Senator O'Quigley had quite an amount to say on this matter. In general, he welcomed the idea behind the Bill, but he took exception to a few things in it. I am not quite happy as to whether, because of their detailed nature, I should deal with them in the detailed Committee manner which would be necessary, if I were to deal with them adequately. I am rather inclined to leave them over for Committee stage, and deal with them there when they can be more appropriately dealt with.
He did make a few points which are not new in so far as certain objections to this Bill are concerned. A few such objections and similar ones were made in the other House. It is better to follow the argument here and now rather than to let it die a natural death between now and the next Stage.
I shall deal with the question raised by him when he took exception to the intention to have appeals under Section 5 to the Minister for Local Government, and his very pointed question as to why they should not be to the courts. He likened a local authority appealing to the Minister for Local Government, metaphorically, to going to court with the Devil. That is Senator O'Quigley's view, no doubt, and I appreciate his expression of it in such clear and concise terms, but equally I would disagree with his whole approach to this matter. I do not agree at all that appeals would be more appropriate to the courts under Section 5, because if the Senator has a look at Section 5, he will realise that this appeal is the least objectionable from his point of view, in that it deals only with the question of whether or not a requirement made on an owner of property is excessive, or whether or not the time within which he is asked to carry out the requirement is too restricted.
I would say that, by and large, that is a matter which does require the intimate knowledge of a trained man, and that intimate knowledge is available in the trained men in my Department, in considering possibly a specification as to how something should be done, even to the last detail of how the job is to be done. In other words, the examination of a specification would in fact be a quite appropriate and likely type of appeal to come up under this section. Surely the people in Local Government are well versed in these matters, and without undue reflection on the general body of people who have knowledge such as this, I would say that, by their training and knowledge, they would be in a better position to vet these proposals and to advise me on whether or not such a proposal was excessive or not, and also be better qualified to advise me on an appeal as to whether or not the time specified was too short for the operation called for from the owner. Again, I emphatically say that they are well and truly qualified, and better qualified than most, to advise on such a matter.
That brings us to the question of vicarious decisions which the Senator developed as a natural follow-on to these appeals to the Minister for Local Government. Such decisions are arrived at after a careful examination by competent people who have no axe to grind either with the owner or the local authority, and who, in turn, submit their findings and recommendations to the Minister. It is not a question of delegating power; it is a question of the Minister finally taking a decision against or with the advice he sees, from the reading of both sides of the case. He is responsible for that decision taken by him, and he cannot in any way fob it off on some person to whom it would have been said that he delegated that power.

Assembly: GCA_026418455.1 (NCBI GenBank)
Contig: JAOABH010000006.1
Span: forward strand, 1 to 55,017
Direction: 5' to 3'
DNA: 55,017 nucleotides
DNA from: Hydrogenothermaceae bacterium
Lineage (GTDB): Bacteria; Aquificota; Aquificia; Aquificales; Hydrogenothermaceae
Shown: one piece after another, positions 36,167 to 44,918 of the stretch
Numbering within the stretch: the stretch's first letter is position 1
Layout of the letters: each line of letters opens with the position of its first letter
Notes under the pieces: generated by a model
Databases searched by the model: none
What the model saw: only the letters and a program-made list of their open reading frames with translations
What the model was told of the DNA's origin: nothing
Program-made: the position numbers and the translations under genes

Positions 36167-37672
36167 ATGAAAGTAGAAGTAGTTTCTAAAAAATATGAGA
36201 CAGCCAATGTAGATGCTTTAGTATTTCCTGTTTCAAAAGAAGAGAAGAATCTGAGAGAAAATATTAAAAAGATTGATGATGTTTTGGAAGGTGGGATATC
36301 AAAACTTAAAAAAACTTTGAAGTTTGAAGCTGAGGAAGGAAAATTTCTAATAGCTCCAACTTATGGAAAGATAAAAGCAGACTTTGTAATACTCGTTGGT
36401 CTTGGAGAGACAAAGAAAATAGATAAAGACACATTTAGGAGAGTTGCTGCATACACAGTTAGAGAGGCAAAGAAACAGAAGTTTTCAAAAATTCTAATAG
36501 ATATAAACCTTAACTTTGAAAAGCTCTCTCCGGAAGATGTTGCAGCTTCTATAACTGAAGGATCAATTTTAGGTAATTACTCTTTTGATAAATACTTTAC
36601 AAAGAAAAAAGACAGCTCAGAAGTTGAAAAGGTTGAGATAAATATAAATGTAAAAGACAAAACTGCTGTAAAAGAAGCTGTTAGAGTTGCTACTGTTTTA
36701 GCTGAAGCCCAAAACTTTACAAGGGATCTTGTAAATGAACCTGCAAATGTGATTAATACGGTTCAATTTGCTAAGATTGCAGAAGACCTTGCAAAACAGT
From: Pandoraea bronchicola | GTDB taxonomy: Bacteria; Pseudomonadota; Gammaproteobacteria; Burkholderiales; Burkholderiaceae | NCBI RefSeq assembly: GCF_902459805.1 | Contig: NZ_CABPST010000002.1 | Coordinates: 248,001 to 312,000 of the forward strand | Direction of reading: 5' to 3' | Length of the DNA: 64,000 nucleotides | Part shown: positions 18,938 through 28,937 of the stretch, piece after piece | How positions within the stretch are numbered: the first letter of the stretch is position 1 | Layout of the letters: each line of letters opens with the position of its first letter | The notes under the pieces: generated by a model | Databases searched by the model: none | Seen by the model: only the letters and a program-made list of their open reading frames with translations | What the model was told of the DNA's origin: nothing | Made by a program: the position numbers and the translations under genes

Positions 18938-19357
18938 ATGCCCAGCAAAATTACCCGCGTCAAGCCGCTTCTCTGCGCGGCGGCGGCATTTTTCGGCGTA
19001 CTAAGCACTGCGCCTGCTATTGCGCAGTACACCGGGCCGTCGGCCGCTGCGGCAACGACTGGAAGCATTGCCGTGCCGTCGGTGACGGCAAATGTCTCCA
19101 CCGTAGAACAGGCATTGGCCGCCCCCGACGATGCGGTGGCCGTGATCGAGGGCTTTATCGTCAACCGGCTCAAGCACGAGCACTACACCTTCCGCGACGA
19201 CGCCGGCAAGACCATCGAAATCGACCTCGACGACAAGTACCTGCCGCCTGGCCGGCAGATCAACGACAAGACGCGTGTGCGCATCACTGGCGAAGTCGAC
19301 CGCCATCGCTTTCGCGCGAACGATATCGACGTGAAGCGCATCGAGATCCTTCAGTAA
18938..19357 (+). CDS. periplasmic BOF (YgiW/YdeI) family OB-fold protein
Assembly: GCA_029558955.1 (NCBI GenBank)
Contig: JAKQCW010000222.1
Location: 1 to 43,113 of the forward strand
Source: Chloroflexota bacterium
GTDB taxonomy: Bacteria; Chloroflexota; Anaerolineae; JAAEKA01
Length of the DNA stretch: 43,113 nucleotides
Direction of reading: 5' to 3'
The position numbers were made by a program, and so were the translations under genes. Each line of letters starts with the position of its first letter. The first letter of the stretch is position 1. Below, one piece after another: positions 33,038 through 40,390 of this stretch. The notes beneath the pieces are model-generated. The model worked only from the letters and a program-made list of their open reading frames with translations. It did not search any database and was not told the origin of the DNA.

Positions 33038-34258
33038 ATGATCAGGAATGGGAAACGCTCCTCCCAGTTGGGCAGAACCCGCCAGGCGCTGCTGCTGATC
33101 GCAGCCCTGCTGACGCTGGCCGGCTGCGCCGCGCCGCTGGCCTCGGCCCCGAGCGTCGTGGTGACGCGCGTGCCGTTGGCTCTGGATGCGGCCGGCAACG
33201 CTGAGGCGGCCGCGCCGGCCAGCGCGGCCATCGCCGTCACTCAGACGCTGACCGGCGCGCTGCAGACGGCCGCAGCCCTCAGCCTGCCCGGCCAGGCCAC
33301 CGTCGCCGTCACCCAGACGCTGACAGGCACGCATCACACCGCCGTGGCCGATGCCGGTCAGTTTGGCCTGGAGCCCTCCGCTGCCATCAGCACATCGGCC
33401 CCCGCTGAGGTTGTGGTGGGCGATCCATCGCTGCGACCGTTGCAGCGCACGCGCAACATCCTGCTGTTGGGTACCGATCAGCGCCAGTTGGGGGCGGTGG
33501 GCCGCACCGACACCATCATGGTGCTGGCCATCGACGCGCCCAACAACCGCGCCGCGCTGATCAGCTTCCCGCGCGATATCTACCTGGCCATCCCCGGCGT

Senator O'Quigley suggested that the deciding officers would appear to be more appropriate because in fact that is what is going on. I want to tell him that that is not what is going on, and it is not what is contemplated under this or any other sections of the Bill. When it says that an appeal to the Minister shall lie, that appeal will in fact be to the Minister, and decided by the Minister, but he will have the evidence and advice of those competent to advise on matters such as this before he gives his decision.
The idea, again, that these types of decisions which are really, according to the Senator, passed on to somebody else are going to create more public staffs and more costs on the public in general is rather begging the question. We get a clear picture of what he regards a Minister for Local Government to be—a mere extension of the local authority. He alleges that this system of appeals to the Minister would increase the work of the Department. He wants to know why we should increase the work of the Department of Local Government while other Departments of State are lying idle.
If Senator O'Quigley knows of Departments of State which are lying idle, he should raise the matter where it is worth talking about it and try to have them given something useful to do. There is no reason to ask me to give them work because they are idle. They are not of my creation. I have no jurisdiction over them. The matter here is appropriate to be dealt with by my Department in the manner proposed rather than by handing it over to other Departments of State which the Senator alleges are lying idle at the moment.